7 Jan 2002
A small frame of metal string and a cup with soapwater - that
is the secret of the worlds cheapest and probably most facinating toy.
For children as for adults, it looks as shear magic when the one perfect bubble after the other leaves the frame, floating away, showing all the colors of a shimmering rainbow.
The facination is of course that perfection comes from such simple means.
Two bubbles some times connect, and actually form the structure
that encapsulates the two chamber volume with the least possible
Scientists have tried for long, to compute different structures like toruses and rings, but had to - eventually - accept that the two-bubble IS the smallest area of them all. So in an instance, the soap surface has solved an extremely complex mathematical problem perfectly.
MANY different bubble figures are possible, but as I have devoted these pages to cubes, then a soap cube is an interesting subject.
First make your soap solution:
* 2/3 cup Joy dishwashing soap
* 1 gallon water
* 2 to 3 tablespoons of glycerine (available at the pharmacy or chemical supply house.)
Dip a cube frame in soap solution, and lift it up.
The soap membrane properties do that it form surfaces with the smallest area for a given volume. The soap will now fill the six outer surfaces with sides, but it will also - against expectations - form an 'hourglass' like shape inside the cube. innermost is a small 'square soap membrane' - well approximately - as the corner angles are not 90 deg but 109.47 deg. which mean that its sides are bend slightly outwards.
Not a solution one would guess.
I think it slightly resembles a 4D cube figure - don't you?"
Click here for more about Cubes in the 4'th Dimension.
The secret to the bubble 'soap membrane' is laziness
- least possible stress. (What a wonderfull concept)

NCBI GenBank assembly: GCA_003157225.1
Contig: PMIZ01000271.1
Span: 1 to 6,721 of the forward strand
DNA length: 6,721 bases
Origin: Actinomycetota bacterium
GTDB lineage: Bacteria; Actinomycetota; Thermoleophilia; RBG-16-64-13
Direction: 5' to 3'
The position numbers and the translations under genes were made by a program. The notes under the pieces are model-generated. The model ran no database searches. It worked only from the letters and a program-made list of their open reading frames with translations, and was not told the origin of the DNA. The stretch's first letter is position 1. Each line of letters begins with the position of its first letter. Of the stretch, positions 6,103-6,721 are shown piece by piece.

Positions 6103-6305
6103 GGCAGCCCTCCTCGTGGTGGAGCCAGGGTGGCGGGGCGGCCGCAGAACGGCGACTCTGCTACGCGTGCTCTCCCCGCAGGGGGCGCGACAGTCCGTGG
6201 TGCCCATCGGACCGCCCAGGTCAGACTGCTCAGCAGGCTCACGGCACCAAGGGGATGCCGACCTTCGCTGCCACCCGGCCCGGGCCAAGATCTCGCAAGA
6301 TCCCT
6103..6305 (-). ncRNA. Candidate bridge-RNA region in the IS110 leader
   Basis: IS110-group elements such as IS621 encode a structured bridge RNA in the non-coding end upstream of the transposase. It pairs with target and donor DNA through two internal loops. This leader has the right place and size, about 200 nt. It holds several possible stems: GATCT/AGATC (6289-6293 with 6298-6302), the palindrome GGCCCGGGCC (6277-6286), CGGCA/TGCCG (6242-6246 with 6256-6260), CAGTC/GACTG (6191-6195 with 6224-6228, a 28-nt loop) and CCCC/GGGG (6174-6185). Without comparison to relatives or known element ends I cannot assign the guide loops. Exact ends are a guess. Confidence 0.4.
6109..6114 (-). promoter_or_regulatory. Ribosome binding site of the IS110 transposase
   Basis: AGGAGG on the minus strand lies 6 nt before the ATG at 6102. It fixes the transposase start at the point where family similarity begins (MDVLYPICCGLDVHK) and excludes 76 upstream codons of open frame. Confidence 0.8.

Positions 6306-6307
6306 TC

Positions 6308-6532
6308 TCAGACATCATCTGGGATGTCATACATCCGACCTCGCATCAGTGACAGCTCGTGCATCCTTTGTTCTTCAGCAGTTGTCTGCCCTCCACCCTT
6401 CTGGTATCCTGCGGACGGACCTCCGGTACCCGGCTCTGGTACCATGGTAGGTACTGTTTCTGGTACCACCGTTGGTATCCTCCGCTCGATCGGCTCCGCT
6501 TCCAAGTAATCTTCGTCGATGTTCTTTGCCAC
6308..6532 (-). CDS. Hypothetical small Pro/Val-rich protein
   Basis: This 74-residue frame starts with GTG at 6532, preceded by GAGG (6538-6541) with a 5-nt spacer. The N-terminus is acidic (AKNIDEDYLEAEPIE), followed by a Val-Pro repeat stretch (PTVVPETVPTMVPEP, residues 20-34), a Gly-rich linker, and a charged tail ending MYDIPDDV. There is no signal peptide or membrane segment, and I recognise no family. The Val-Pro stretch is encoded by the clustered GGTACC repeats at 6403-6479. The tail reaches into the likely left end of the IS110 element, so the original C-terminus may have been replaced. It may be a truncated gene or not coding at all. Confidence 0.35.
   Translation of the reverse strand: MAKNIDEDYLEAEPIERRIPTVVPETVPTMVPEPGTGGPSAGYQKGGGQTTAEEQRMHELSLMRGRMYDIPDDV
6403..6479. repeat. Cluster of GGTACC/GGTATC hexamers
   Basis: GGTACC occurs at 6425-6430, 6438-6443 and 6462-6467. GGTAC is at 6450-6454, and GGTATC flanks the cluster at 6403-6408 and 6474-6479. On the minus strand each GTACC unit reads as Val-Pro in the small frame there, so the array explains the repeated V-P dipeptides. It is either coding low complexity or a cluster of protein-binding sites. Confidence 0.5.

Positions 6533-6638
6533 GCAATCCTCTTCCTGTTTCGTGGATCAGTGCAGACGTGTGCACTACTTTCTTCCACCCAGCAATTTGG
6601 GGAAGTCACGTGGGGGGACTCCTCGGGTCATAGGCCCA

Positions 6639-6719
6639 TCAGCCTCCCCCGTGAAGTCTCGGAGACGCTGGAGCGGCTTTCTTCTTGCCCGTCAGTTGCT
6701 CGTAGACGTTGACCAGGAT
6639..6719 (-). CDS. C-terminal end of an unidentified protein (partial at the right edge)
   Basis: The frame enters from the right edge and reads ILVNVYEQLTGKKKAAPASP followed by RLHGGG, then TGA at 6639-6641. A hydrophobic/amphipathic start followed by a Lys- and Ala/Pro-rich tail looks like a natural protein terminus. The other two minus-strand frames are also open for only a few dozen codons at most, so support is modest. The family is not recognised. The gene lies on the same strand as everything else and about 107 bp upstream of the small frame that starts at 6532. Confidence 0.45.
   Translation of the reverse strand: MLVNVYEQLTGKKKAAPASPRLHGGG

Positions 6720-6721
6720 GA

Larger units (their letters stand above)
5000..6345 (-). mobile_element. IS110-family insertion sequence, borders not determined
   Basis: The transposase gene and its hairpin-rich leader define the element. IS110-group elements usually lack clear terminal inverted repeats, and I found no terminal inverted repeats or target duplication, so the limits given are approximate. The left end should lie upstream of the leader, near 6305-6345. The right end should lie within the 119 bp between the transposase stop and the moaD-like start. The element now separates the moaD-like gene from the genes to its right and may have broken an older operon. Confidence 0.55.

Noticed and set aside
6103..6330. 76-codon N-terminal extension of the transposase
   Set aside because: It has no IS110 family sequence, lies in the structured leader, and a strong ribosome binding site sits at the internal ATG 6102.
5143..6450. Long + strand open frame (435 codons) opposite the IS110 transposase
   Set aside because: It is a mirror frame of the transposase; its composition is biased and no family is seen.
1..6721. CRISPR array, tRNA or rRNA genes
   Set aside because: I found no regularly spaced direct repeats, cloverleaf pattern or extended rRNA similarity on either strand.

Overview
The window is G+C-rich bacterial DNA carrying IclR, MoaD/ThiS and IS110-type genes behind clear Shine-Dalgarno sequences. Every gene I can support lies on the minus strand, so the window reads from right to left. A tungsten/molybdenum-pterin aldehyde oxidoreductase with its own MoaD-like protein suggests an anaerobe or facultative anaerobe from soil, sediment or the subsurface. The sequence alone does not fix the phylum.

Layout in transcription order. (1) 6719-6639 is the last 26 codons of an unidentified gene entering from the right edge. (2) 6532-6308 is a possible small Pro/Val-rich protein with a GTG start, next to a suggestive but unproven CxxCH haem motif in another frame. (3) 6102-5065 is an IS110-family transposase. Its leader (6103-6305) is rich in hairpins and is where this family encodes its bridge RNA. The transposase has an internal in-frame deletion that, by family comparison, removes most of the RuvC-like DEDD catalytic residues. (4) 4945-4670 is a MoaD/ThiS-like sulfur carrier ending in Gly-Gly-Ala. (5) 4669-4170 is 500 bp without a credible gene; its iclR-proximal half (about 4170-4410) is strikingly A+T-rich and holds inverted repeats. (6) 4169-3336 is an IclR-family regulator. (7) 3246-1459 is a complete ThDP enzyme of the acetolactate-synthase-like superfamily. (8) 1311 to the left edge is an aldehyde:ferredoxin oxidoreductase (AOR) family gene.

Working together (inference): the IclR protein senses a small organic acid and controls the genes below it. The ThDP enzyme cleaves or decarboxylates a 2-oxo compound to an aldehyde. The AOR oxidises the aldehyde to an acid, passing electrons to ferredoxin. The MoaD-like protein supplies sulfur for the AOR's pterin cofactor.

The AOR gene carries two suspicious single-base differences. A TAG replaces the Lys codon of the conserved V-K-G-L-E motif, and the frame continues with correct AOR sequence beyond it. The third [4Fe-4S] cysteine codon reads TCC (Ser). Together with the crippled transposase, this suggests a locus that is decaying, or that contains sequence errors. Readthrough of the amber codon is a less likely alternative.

Exactly as a rubber band stretched between two points will
always select the shortest - line. Because in this position
it is the most relaxed.
The soap film does the same trick, but in 3 dimensions.
Chemically the reason is that soap consist of long chainlike molecules, whose one end is attracted to water while the other end is attracted to fat.
This is precicely what we utilize daily: The soap attach to fat so that it may be dissolved in water.
But the soap molecules have the added property that, when they are part of a watery solution, they will align in even longer chains, head against tail, so that they form structures that we will otherwise only find in rubber and other elastic materials.
This elastic soap film is governed by one physical force - the surface tension.
This is the same force that works on the surface of a water drop, and which is actually holding it together.
The primary property of the surface tension is, that it is the
same in all directions, along the surface.
If we imagine that the surface had taken a shape where the area was NOT minimal, then there would be points on it where the surface tension did not pull equally in all directions, this would be in contradiction to its nature and it would immediately start to align the forces, seeking towards a smaller area.
So it is two properties in cooperation
Elasticity and surface tension that makes the properties of the soap membrane.
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